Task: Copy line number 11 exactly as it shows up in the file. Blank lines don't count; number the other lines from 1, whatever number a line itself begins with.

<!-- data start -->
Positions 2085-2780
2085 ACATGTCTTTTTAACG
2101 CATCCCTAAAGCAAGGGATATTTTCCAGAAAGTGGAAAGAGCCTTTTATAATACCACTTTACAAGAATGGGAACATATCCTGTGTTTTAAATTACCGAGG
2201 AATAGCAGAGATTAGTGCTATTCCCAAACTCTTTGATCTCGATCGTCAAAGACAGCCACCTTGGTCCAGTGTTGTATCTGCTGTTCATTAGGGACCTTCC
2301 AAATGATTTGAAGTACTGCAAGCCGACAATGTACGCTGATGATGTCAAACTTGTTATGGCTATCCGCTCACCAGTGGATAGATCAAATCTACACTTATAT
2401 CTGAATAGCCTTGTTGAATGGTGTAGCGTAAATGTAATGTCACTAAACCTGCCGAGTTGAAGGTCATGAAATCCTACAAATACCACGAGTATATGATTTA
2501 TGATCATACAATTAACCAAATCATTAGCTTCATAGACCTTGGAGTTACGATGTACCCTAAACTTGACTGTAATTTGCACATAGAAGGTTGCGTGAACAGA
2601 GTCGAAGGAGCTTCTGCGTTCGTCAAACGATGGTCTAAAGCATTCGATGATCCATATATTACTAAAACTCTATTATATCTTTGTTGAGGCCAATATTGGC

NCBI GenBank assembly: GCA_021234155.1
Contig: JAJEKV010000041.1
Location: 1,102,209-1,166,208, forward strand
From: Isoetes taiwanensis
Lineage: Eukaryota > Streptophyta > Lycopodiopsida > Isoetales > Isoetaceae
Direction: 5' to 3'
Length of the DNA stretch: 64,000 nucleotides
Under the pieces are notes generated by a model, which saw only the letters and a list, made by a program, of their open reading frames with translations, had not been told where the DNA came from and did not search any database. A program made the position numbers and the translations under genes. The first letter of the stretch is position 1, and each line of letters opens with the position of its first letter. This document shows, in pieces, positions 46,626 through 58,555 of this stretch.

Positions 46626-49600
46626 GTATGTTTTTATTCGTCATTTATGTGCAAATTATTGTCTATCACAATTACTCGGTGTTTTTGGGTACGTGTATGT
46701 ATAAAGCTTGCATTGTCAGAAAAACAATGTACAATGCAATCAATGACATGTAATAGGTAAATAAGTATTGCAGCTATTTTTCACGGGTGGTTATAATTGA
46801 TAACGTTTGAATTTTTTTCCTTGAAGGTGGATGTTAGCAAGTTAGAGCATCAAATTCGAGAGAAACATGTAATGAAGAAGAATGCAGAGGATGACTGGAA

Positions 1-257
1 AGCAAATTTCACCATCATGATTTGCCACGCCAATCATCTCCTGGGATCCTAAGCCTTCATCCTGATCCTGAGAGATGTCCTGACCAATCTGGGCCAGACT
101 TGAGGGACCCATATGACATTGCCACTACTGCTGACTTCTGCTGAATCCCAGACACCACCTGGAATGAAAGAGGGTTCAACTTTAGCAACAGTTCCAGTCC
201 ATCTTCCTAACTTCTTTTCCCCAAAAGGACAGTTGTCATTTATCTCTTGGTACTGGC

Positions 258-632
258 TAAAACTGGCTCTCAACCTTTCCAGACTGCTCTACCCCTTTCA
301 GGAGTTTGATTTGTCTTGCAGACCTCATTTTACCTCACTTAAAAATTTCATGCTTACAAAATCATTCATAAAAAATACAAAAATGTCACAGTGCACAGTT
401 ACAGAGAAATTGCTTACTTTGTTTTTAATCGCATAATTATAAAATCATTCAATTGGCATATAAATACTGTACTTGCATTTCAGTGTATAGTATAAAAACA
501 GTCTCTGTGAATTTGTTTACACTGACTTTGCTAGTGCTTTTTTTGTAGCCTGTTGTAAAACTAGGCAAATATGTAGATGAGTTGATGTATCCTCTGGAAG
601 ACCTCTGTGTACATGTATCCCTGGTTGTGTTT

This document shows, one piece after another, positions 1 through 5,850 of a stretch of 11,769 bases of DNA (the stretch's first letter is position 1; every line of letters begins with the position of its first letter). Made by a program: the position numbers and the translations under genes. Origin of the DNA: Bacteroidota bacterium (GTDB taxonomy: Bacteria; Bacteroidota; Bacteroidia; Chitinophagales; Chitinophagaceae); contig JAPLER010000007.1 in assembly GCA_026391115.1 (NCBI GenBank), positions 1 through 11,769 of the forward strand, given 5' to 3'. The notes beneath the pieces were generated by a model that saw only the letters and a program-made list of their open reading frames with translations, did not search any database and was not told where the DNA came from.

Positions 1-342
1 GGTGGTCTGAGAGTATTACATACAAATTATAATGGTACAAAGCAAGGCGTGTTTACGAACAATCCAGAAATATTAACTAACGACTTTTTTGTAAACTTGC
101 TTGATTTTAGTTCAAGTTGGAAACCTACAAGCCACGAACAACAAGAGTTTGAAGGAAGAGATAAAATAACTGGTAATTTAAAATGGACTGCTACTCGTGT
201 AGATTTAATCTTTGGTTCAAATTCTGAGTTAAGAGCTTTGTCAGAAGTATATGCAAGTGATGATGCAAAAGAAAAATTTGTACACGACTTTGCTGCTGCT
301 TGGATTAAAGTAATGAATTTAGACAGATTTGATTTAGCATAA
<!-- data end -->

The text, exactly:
Location: 1,102,209-1,166,208, forward strand